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Re: RDF Frequently Asked Questions: input needed

From: Perry A. Caro <caro@Adobe.COM>
Date: Tue, 04 Apr 2000 16:53:30 -0700
Message-ID: <38EA807A.A2721766@corp.adobe.com>
To: www-rdf-interest@w3.org
[Here are some of the most common questions I get asked about RDF]

Q: Can I use a DTD with RDF (or, with a more hostile tone, WHY ISN'T there a
DTD for RDF)?

A: You can certainly define a trivial DTD for the elements and attributes in
the RDF namespace, but if your objective is to use parser enforced
validation, an XML version 1.0 DTD won't cut it.  RDF uses attribute and
element namespace expanded names as data, which makes traditional validation
impractical.  Higher-level validation is possible through RDF Schema and
domain/schema specific validators.

Q: Should I use RDF or XML?

A: Yes.  :-)

Seriously, this is a difficult question, and it isn't clear that there is a
a concensus answer.  The process of deciding whether an XML format that
conforms to RDF is preferrable to one that doesn't involves a lot of
criteria, constraints, and a certain amount of guesswork.

Here are the things for which I think RDF XML is superior to non-RDF XML:
	* Semantic Web
	* Simple or legacy key/value metadata
	* Metadata that requires structured containers or sub-properties
	* Second-order metadata (statements about statements)

Here are the things for which I think non-RDF XML, particularly when
controlled by XML Schema, is superior to RDF XML:
	* Interchange of RDBMS table data
	* Structured content data (as opposed to metadata)
	* "High performance" metadata (where time or space is an issue)

Q: Can a property value be inline binary (like a thumbnail image)?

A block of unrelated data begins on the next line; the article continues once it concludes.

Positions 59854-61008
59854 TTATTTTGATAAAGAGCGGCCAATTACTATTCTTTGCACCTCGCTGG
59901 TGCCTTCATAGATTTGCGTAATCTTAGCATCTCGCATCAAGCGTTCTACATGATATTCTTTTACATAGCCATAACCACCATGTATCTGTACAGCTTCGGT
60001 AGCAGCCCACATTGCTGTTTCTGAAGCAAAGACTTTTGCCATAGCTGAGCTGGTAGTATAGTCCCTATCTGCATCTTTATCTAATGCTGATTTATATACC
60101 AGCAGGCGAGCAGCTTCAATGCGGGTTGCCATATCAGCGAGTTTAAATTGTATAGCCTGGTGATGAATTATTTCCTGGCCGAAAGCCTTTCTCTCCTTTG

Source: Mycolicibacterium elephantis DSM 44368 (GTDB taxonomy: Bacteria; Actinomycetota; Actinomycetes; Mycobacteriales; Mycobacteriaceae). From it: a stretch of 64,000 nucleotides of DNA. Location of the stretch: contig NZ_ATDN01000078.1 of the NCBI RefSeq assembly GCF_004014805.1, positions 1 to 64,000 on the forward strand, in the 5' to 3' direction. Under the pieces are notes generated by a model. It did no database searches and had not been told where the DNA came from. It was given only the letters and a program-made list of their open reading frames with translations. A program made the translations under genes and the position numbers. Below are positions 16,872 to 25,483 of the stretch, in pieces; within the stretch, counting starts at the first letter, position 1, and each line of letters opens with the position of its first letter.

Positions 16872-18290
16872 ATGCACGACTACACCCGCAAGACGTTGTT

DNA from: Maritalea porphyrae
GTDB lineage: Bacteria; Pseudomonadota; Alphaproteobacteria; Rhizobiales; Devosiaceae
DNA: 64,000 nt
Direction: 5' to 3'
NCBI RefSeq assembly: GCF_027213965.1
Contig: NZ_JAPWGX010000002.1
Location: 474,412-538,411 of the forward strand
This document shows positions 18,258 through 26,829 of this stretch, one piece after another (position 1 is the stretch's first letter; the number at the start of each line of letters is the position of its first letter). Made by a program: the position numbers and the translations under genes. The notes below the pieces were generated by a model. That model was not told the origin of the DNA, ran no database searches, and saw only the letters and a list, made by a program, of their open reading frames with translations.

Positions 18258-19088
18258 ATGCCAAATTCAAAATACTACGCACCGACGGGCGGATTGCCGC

A: The RDF syntax is based on XML, and inherits all the same advantages and
disadvantage of XML.  While inline binary is possible, it isn't pretty. You
can always use an URL reference as a property value, but assuming that isn't
going to work for you, your only other option is to filter the binary into a
safe representation, whether through a CDATA section, or through character
escapes, or through an equivalent encoding, such as base64.

Q: Why is the RDFMS specification so terrible/complicated?

A: Personally, I think it is one of the better written specifications. 
Unlike a lot of nuts&bolts specs, it actually provides some introductory
material, and motivates at least part of the design with actual examples.

Still, many smart people read the spec three or four times and still have a
hard time understanding it.  [It would be worthwhile digging into this a
little to find out why -- I never did myself].

I think that one contributing factor might be that the XML community at
large isn't quite ready to believe that XML can be used to represent
anything but an attribute decorated tree.  The directed named-arc graphs of
the RDF data model confounds those who are expecting to see a tree. 
Furthermore, I think there is a lot more attachment to XML syntax than the
RDFMS specifiers realized.  I find that a lot of people want to infer the
model from the syntax, when learning a new XML application.  You can look at
an example of SVG or SMIL and get a general idea of what is going on.  It's
much harder to do this from an example of RDF.  Of course, this inference
and intuition is unnecessary, since the RDFMS spells out the model FIRST, so
go figure.

Received on Tuesday, 4 April 2000 19:55:23 UTC

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